The title may seem a bit bombastic, but bear with me.
In 2012, there was a period where all anyone could go on about was that there was going to be an Arab-American Green Lantern in DC’s New 52. Then the comic came out and we saw that the hype was pretty much for nothing. Simon Baz was a palette-swapped criminal who got GL powers. In that first issue, Baz’s ethnicity was played up as fuel for a bleak take on Arab-Americans. He didn’t belong and ended up stealing cars and (unwittingly) blowing up buildings as a result. Essentially, it played right into close-minded expectations even as it was shining a light on them. It didn’t feel enlightened, it felt manipulative.
Jump ahead a couple years and here comes Kamala Khan. She’s Muslim, Pakistani, and struggling to fit in amongst the teens in Jersey City (but not all that much more than any teen with a background that isn’t considered “normal” by her peers). She comes from a loving family. She struggles with the confines of growing up in a devout household. She seems… real. Kamala isn’t some action-movie extra who got shot with strange alien energy, she’s relatable in a way that 99% of the comic universe isn’t.
Pitchforks away — I love comics. And I like the fact that the larger-than-life characters I encounter within the pages seem practically alien with their other-worldly powers, insane life situations, and ungodly abdominal muscles. They’re idealized and fun. But they don’t feel genuine. That’s why, when I encounter a character that I can imagine talking to, encountering on the street, when I learn something about a culture that’s, frankly, foreign to me, from a comic book… well, that’s when I know we’re talking about something special. Also, I’m flat-out stealing this speech from Kamala’s father. My daughter and my son will both hear this when the time is right. These are things that everyone needs to learn.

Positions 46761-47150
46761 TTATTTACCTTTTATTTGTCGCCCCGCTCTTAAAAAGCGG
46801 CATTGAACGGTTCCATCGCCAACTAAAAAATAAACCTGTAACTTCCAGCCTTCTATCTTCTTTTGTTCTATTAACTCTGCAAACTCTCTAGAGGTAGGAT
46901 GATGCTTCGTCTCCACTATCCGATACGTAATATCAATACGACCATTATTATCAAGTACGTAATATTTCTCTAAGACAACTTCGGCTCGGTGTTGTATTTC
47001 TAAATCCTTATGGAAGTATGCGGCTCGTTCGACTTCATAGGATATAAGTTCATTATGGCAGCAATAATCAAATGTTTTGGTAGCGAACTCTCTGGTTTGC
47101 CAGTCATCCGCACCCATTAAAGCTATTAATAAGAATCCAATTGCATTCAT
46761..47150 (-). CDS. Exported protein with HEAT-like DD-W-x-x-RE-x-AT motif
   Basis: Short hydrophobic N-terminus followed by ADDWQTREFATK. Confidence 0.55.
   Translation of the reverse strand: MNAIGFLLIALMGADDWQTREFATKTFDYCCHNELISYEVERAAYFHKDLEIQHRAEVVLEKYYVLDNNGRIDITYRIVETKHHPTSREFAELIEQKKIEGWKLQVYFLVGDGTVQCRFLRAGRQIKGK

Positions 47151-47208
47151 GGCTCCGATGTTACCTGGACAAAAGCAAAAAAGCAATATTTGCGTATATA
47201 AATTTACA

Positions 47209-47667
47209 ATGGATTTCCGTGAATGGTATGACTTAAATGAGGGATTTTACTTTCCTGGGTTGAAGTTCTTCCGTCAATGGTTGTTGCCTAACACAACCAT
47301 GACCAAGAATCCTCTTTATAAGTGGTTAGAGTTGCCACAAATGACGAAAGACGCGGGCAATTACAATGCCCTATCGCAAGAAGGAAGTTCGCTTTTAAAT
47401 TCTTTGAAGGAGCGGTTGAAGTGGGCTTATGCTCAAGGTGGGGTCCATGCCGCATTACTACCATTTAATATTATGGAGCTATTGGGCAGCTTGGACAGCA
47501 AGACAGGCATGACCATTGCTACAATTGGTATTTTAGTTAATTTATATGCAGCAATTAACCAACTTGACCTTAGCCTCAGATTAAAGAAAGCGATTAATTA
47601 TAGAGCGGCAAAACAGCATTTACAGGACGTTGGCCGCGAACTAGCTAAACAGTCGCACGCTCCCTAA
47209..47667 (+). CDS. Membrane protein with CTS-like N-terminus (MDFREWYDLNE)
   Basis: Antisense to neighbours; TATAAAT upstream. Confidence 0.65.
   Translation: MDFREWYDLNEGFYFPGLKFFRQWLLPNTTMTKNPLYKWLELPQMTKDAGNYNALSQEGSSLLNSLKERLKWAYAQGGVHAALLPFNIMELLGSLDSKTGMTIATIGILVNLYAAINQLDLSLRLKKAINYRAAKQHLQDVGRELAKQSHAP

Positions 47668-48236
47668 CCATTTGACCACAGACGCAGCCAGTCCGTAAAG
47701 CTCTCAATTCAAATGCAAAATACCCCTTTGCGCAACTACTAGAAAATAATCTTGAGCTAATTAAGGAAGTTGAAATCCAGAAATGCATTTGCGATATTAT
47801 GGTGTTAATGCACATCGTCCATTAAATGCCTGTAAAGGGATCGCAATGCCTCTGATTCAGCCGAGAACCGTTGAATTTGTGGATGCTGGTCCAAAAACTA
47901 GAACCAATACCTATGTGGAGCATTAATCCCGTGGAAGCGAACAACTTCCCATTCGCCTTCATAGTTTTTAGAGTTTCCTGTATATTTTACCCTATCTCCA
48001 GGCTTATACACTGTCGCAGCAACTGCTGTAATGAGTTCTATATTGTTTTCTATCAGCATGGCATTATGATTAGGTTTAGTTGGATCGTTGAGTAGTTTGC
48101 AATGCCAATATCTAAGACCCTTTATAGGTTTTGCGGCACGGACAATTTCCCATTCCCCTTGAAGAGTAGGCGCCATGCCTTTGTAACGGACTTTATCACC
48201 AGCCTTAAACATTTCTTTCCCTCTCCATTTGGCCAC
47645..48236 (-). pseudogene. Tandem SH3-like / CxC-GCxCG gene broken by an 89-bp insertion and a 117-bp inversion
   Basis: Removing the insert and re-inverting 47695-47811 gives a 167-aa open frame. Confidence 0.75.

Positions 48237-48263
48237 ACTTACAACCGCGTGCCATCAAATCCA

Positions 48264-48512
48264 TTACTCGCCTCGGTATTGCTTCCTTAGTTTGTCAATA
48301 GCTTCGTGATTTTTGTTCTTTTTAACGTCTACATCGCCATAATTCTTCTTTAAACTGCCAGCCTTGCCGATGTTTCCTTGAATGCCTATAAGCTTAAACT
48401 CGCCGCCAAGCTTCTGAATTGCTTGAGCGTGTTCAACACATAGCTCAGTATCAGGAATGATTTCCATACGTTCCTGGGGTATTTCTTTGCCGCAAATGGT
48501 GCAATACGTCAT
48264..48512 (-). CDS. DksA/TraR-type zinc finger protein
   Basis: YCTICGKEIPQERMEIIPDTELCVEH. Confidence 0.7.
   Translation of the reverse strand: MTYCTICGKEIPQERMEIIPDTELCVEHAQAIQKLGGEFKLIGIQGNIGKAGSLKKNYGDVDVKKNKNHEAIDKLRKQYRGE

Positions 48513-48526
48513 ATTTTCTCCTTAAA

And what’s fantastic is that, when Kamala does try to be something she’s not? When she plays at being the blond-haired, blue-eyed Avenger who she thinks she should be? She loses control: of the situation and of herself. It’s only when she starts to get a feel for what kind of hero she should be, when she listens to her own voice, that she finds a unique confidence. It’s a lesson about growing up. It’s a teen parable that we’re drowning in, but never once do I feel like I’m being force-fed a moral tract. Hell, when I was reading along I could imagine a number of *ahem* “changes” that a teen girl could be dealing with and that didn’t make me any less interested in what was going on! Strip out the superpowers and I’d still read about Kamala each month because I genuinely want to know what happens to her. It doesn’t hurt that, when she finds that genuine voice, it’s just the most Jersey thing ever. I love it.
Adding to the appeal of Ms. Marvel for me is the art. Adrian Alphona has a style that’s slightly dreamlike and true-to-life at the same time. I loved his work in Runaways, another teen comic series that had wonderfully written characters, and I feel like Ms. Marvel showcases an evolution of his style. It’s expressive when it needs to be, even whimsical at times, but not to the point where the settings or characters feel removed from reality (except for when, y’know, they’re removed from reality). It’s unconventional and feels like art instead of digitally traced magazine models. In other words, it’s a perfect fit for a comic that is much more than the sum of its parts.
If Ms. Marvel isn’t on your pull list, put it there. If you’ve been waiting to pick up the trade, I’d recommend not putting it off and getting the individual issues now. Then get the trade too. We need to show Marvel that comics like this, comics that run against the warp and weave of the standard “underwear models in tights” formula are successful. This is a title I’d be happy to have my kids read, not because it panders or because it’s safe, but because it’s neither in the best way possible.